The California Energy Action Plan Loading Order

In 2003, California’s energy agencies produced a road map for energy planning called the Energy Action Plan (EAP) which was updated in 2005 with the EAP II. The EAP includes the “loading order” which describes the priority by which the state should meet new energy demands. The loading order’s first priority is energy efficiency and demand response as a preferred means to meet energy needs. The second priority is renewable sources of power and distributed generation, such as combined heat and power applications. And to the extent that efficiency and renewables cannot meet demand, the last priority is the use of what the state calls “clean and efficient fossil fuel generation.” The loading order and the Energy Action Plan are non-binding and not codified into law, and a proposed law to do so was vetoed by Governor Schwarzenegger in 2006. They do, however, reflect the political popularity of clean energy in California.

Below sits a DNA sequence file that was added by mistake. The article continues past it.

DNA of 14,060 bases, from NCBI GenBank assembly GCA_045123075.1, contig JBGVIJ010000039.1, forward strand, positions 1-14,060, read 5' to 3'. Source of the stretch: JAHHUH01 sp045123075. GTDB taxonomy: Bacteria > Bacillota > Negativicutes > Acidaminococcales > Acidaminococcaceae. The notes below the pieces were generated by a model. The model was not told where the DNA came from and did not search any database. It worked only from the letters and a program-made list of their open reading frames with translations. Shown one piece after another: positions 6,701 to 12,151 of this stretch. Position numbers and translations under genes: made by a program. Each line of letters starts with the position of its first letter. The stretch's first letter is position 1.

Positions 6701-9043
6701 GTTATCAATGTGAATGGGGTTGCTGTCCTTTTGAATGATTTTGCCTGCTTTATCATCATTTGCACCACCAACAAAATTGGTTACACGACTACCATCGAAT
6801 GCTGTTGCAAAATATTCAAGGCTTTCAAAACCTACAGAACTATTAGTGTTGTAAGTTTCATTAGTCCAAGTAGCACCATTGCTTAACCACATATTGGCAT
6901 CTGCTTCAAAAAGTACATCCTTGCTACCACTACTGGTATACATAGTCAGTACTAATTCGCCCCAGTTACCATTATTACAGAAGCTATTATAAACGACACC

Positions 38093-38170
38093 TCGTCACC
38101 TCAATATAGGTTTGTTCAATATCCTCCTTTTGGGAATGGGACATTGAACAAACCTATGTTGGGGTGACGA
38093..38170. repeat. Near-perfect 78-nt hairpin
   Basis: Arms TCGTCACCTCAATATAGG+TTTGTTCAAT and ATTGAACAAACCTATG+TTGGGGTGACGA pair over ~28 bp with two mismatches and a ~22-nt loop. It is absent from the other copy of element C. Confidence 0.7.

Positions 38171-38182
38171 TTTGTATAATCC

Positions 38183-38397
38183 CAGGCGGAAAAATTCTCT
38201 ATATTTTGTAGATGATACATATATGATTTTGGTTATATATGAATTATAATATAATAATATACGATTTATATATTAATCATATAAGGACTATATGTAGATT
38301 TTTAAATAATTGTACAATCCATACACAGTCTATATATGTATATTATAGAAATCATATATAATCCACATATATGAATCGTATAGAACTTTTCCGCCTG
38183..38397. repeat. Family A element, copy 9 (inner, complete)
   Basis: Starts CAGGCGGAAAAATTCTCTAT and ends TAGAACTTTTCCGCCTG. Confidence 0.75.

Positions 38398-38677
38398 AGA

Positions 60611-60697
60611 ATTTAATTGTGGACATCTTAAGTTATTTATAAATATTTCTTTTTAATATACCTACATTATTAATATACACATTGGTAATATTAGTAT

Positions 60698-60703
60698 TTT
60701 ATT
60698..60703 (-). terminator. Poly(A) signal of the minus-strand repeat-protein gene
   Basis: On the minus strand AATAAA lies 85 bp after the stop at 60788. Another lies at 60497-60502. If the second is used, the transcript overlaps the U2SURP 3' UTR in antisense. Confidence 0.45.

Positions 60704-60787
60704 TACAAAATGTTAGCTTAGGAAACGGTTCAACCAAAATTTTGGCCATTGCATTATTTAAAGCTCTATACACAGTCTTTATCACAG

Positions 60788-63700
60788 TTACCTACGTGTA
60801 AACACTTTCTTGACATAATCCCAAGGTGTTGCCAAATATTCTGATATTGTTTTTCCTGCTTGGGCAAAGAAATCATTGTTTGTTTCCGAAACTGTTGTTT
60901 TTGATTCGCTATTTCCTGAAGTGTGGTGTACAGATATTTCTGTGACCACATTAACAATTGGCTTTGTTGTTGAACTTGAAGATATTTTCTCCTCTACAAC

California Solar Initiative

In January, 2006, the CPUC approved the California Solar Initiative (CSI), committing a combined $3.2 billion in incentive funds for solar power over the next 11 years. The initiative provides rebates for homeowners, businesses, farmers and government projects investing in rooftop solar photovoltaics. It aims to install 3,000 MW of solar power on buildings statewide. In August 2006, the initiative was strengthened with the passage of SB1, the “Million Solar Roofs” law, which additionally requires:

  • Solar as a Standard Option: At a minimum, all new homes built in California must include solar panels as a standard option for homebuyers. This would be similar to the way marble or tile countertops have become standard options.
  • Net Metering: A key financial driver for consumers is the ability to get a credit on monthly electric bills for excess power generated by a solar system sold back to the energy grid. The law lifts the previous cap on net metering to offer a further incentive for rooftop solar.
  • Municipal Participation: Locally-controlled municipal utilities, such as Los Angeles Department of Water and Power and Sacramento Municipal Utility District, supply more than 20% of California’s electricity. Given the important role that these utilities play, they are required to offer a solar program that is at least on par with that of the investor owned utilities of PG&E, Edison and San Diego Gas & Electric.

Public Utilities Code section 2827(h)(3)